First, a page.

Learning Regular Expressions

Learning Regular expressions require regular practice. Here are a few ways to practice:

  1. rails c
  2. Rubular

Any questions on this, please feel free to ask. We’re here to help…

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How to Use Observer and Call Back

  • Add configuration
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#config/application.rb
config.active_record.observers = :order_observer
  • Create a Observer Class
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class OrderObserver < ActiveRecord::Observer
  def after_update(order)
    order.update_column('type_state', "UPDATED")
  end
end

or we can use the way to register

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#config/application.rb
config.active_record.observers = :notification_observer

class NotificationObserver < ActiveRecord::Observer
  observe :account, :balance

  def after_update(order)
    order.update_column('type_state', "UPDATED")
  end
end

Any questions on this, please feel free to ask. We’re here to help…

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How to Proxy a Domain to Localhost

  • STEP 1:

Edit your hosts file by typing:

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sudo vim /etc/hosts

Add the following line to the file:

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127.0.0.1 google.com (or whatever other hostname you want proxied)
  • STEP 2:

Type the following into the command line to (ip foward)set up the server port to 80 in this case it is 3000:

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sudo ipfw add 100 fwd 127.0.0.1,3000 tcp from any to any 80 in

Any questions on this, please feel free to ask. We’re here to help…

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Some Ruby on Rails Interview Questions

what’s N+1 problem, how to solve the problem

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clients = Client.limit(10)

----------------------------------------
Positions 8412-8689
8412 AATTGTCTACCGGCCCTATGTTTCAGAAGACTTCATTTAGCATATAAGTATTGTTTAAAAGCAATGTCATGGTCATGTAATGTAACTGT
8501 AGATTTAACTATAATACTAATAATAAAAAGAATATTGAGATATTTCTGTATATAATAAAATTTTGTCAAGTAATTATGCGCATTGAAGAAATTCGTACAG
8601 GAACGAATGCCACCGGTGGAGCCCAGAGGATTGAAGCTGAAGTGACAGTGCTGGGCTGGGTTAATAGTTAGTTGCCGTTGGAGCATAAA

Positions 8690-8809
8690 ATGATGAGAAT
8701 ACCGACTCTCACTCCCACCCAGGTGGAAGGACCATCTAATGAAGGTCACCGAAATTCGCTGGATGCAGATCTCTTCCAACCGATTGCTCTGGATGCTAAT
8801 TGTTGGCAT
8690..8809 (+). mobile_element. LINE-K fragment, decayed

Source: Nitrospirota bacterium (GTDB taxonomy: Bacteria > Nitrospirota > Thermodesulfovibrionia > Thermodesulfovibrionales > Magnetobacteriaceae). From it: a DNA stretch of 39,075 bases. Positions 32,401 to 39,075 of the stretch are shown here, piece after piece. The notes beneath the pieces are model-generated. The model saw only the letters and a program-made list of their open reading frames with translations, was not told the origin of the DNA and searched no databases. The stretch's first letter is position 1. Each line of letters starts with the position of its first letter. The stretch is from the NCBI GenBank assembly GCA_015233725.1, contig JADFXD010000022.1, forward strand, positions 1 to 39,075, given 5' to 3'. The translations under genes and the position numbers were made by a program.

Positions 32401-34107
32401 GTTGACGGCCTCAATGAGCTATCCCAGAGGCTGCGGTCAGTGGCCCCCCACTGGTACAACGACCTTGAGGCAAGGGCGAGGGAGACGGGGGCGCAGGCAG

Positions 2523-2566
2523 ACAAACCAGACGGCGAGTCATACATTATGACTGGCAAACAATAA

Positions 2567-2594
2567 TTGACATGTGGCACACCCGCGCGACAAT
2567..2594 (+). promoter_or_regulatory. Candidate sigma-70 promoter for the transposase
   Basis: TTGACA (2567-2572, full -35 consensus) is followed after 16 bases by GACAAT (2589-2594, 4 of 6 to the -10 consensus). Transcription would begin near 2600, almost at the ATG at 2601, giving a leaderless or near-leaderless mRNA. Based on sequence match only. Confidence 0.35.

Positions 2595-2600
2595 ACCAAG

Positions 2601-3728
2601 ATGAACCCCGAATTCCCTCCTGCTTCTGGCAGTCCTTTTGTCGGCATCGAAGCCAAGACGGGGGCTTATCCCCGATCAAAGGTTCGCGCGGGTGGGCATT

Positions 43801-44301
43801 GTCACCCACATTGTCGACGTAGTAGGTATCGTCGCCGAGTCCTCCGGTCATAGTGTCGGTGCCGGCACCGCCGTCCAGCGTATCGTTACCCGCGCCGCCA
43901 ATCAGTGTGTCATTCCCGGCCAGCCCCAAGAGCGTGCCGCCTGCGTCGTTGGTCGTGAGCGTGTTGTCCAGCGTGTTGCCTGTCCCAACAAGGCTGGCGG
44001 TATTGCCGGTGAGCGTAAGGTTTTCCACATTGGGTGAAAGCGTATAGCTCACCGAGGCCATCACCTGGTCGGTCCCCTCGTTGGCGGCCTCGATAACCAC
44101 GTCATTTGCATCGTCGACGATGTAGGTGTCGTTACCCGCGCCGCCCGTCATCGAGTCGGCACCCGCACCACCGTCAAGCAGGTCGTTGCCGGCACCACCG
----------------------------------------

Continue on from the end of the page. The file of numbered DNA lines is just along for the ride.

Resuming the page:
clients.each do |client|
  puts client.address.postcode
end

clients = Client.includes(:address).limit(10)

clients.each do |client|
  puts client.address.postcode
end

what’s the different with joins and includes

explain eager loading and lazy loading

how to get the top 10 average rating product name:

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Product: name:string, id:integer,
Review: id:integer, rating:integer, product_id: integer
#solution
select p.name from products as p inner join review as r group by r.prouct_id order avg(r.rating) limit 10

using map and reduce to sum up 5 to 26 which is squareable

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module SQ
  def square num
    num.times.each do |i|
      return true if i * i == num
    end
    false
  end
end

5.upto(26).inject(0){|sum,x|sum = sum + x if square(x);sum }
5.upto(26).inject(0){|sum,x|sum = sum + (square(x) ? x : 0 ) }

dynamic load

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module A
  def check_credit
    puts "A"
  end
end

module B
  def check_credit
    puts "B"
  end
end

class P
  attr_accessor :type
  def process
    #class_eval
    #self << class
      #include eval(type)
    #end
    type.constantize.check_credit

    check_credit
  end
end

Octopress No Lexer Error

just got error

/Users/ken/.rvm/gems/ruby-1.9.3-p327/gems/rubypython-0.5.3/lib/rubypython/rubypyproxy.rb:198:in `method_missing’: ClassNotFound: no lexer for alias ‘Ruby’ found (RubyPython::PythonError)

the problem is I put Ruby as syntax, It should be just ruby

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Retry and Retry Code Blocks

simple way to rescue and retry several

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tries = 0
begin
  # some routine
rescue
  tries += 1
  retry if tries <= 3
  puts "no dice!"
end
#or
3.times do
  begin
    ...
  rescue
    ...
  end
  break
end

with_rescue

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class Integer
  def times_try
    n = self
    begin
      n -= 1
      yield
    rescue
      raise if n < 0
      retry
    end
  end
end

begin
  3.times_try do
    #some routine
  end
rescue
  puts 'no dice!'
end

if you don’t want to define

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begin
  #your code
rescue
  retry if _r = (_r || 0) + 1 and _r < 4
  raise
end
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with_rescue(ProtocolError, :limit => 5) do |try|
  if try == 0
    self.send('HTTP/1.1')
  else
    self.send('HTTP/1.0')
  end